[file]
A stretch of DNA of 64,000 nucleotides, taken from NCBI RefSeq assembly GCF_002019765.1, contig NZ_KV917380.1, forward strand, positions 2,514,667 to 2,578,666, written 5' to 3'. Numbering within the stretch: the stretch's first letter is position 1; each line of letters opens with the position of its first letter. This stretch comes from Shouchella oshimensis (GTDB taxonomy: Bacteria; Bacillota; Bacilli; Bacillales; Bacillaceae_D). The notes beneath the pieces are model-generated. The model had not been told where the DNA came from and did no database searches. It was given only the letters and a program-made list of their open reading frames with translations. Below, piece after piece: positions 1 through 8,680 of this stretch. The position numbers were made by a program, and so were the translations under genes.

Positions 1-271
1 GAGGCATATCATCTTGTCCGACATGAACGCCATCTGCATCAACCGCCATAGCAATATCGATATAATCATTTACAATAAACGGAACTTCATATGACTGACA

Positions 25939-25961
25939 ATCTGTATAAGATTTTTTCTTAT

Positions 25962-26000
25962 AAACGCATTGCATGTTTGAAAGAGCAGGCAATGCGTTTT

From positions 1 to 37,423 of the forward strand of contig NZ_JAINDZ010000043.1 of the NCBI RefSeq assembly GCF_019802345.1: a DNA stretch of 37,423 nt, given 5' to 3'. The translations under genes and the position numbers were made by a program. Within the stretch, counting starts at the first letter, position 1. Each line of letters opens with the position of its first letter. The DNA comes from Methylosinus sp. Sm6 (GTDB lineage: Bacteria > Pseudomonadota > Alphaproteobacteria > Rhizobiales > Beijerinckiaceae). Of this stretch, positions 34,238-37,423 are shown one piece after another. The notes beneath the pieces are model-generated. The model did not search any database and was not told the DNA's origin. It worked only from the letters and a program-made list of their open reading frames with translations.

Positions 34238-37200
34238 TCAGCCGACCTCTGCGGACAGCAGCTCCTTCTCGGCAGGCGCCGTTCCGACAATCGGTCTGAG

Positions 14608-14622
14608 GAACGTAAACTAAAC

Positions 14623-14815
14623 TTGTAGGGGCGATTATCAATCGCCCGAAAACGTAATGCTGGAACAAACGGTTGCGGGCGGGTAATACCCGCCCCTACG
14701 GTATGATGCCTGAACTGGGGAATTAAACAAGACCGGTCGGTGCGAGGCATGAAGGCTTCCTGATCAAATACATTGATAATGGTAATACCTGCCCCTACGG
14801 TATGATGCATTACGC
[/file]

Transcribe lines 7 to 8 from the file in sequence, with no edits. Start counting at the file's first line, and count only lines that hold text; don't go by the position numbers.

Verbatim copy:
25962 AAACGCATTGCATGTTTGAAAGAGCAGGCAATGCGTTTT

From positions 1 to 37,423 of the forward strand of contig NZ_JAINDZ010000043.1 of the NCBI RefSeq assembly GCF_019802345.1: a DNA stretch of 37,423 nt, given 5' to 3'. The translations under genes and the position numbers were made by a program. Within the stretch, counting starts at the first letter, position 1. Each line of letters opens with the position of its first letter. The DNA comes from Methylosinus sp. Sm6 (GTDB lineage: Bacteria > Pseudomonadota > Alphaproteobacteria > Rhizobiales > Beijerinckiaceae). Of this stretch, positions 34,238-37,423 are shown one piece after another. The notes beneath the pieces are model-generated. The model did not search any database and was not told the DNA's origin. It worked only from the letters and a program-made list of their open reading frames with translations.